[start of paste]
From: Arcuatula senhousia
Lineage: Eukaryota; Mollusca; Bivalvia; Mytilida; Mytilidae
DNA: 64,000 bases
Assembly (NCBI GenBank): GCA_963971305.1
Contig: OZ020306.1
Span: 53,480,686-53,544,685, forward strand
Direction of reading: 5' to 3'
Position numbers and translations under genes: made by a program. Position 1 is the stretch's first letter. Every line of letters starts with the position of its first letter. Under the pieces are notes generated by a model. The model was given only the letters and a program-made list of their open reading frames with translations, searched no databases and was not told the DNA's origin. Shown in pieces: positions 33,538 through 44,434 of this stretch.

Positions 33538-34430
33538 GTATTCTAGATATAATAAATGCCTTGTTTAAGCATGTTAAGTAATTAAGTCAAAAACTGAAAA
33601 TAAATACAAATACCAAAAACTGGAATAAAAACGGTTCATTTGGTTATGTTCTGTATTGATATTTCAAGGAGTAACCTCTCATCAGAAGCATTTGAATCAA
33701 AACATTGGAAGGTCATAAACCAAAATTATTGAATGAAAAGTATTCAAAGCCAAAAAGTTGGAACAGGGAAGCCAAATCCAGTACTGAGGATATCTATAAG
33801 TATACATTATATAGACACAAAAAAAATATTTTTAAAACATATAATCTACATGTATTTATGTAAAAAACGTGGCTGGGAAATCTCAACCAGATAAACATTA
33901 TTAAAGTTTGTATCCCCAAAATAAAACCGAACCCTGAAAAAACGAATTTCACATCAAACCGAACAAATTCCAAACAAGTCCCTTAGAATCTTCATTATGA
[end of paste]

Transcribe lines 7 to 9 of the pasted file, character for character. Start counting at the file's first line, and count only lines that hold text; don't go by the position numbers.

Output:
Direction of reading: 5' to 3'
Position numbers and translations under genes: made by a program. Position 1 is the stretch's first letter. Every line of letters starts with the position of its first letter. Under the pieces are notes generated by a model. The model was given only the letters and a program-made list of their open reading frames with translations, searched no databases and was not told the DNA's origin. Shown in pieces: positions 33,538 through 44,434 of this stretch.

Positions 33538-34430